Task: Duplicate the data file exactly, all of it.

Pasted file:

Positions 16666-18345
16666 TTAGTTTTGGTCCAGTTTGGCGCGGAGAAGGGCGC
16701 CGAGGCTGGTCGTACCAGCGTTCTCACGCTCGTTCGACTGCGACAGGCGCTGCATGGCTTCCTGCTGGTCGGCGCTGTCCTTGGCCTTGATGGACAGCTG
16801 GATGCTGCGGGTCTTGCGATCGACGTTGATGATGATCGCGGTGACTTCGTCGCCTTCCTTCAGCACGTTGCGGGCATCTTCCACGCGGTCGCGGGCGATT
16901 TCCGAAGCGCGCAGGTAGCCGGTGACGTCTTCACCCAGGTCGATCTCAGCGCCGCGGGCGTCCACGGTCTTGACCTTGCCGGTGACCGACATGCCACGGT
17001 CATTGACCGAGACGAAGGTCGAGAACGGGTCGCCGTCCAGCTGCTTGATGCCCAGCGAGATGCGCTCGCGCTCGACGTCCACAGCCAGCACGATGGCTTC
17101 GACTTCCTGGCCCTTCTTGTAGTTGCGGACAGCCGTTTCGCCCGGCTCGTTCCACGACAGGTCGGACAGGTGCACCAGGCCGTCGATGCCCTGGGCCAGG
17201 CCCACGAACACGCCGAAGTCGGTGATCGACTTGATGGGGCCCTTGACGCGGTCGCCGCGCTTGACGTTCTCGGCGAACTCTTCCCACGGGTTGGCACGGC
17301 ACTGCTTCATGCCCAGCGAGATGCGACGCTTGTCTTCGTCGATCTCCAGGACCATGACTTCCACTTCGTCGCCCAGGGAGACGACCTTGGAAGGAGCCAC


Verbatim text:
Positions 16666-18345
16666 TTAGTTTTGGTCCAGTTTGGCGCGGAGAAGGGCGC
16701 CGAGGCTGGTCGTACCAGCGTTCTCACGCTCGTTCGACTGCGACAGGCGCTGCATGGCTTCCTGCTGGTCGGCGCTGTCCTTGGCCTTGATGGACAGCTG
16801 GATGCTGCGGGTCTTGCGATCGACGTTGATGATGATCGCGGTGACTTCGTCGCCTTCCTTCAGCACGTTGCGGGCATCTTCCACGCGGTCGCGGGCGATT
16901 TCCGAAGCGCGCAGGTAGCCGGTGACGTCTTCACCCAGGTCGATCTCAGCGCCGCGGGCGTCCACGGTCTTGACCTTGCCGGTGACCGACATGCCACGGT
17001 CATTGACCGAGACGAAGGTCGAGAACGGGTCGCCGTCCAGCTGCTTGATGCCCAGCGAGATGCGCTCGCGCTCGACGTCCACAGCCAGCACGATGGCTTC
17101 GACTTCCTGGCCCTTCTTGTAGTTGCGGACAGCCGTTTCGCCCGGCTCGTTCCACGACAGGTCGGACAGGTGCACCAGGCCGTCGATGCCCTGGGCCAGG
17201 CCCACGAACACGCCGAAGTCGGTGATCGACTTGATGGGGCCCTTGACGCGGTCGCCGCGCTTGACGTTCTCGGCGAACTCTTCCCACGGGTTGGCACGGC
17301 ACTGCTTCATGCCCAGCGAGATGCGACGCTTGTCTTCGTCGATCTCCAGGACCATGACTTCCACTTCGTCGCCCAGGGAGACGACCTTGGAAGGAGCCAC